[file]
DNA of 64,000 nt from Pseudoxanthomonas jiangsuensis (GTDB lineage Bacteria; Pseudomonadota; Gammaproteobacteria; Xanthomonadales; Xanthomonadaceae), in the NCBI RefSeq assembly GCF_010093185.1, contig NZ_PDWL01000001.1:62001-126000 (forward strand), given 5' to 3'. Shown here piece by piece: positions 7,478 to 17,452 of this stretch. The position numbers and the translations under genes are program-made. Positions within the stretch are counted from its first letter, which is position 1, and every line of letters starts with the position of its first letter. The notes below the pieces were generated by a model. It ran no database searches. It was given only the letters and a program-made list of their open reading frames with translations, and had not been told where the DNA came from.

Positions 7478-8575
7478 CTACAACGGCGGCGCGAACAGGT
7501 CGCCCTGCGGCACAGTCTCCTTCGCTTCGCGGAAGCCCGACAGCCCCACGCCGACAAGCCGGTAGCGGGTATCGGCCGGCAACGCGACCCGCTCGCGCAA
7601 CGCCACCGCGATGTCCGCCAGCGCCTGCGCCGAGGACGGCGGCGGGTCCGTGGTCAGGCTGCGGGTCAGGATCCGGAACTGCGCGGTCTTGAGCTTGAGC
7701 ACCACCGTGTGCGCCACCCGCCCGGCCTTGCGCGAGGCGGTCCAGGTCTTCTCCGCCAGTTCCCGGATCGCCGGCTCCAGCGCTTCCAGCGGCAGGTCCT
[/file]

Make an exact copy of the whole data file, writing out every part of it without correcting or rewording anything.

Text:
DNA of 64,000 nt from Pseudoxanthomonas jiangsuensis (GTDB lineage Bacteria; Pseudomonadota; Gammaproteobacteria; Xanthomonadales; Xanthomonadaceae), in the NCBI RefSeq assembly GCF_010093185.1, contig NZ_PDWL01000001.1:62001-126000 (forward strand), given 5' to 3'. Shown here piece by piece: positions 7,478 to 17,452 of this stretch. The position numbers and the translations under genes are program-made. Positions within the stretch are counted from its first letter, which is position 1, and every line of letters starts with the position of its first letter. The notes below the pieces were generated by a model. It ran no database searches. It was given only the letters and a program-made list of their open reading frames with translations, and had not been told where the DNA came from.

Positions 7478-8575
7478 CTACAACGGCGGCGCGAACAGGT
7501 CGCCCTGCGGCACAGTCTCCTTCGCTTCGCGGAAGCCCGACAGCCCCACGCCGACAAGCCGGTAGCGGGTATCGGCCGGCAACGCGACCCGCTCGCGCAA
7601 CGCCACCGCGATGTCCGCCAGCGCCTGCGCCGAGGACGGCGGCGGGTCCGTGGTCAGGCTGCGGGTCAGGATCCGGAACTGCGCGGTCTTGAGCTTGAGC
7701 ACCACCGTGTGCGCCACCCGCCCGGCCTTGCGCGAGGCGGTCCAGGTCTTCTCCGCCAGTTCCCGGATCGCCGGCTCCAGCGCTTCCAGCGGCAGGTCCT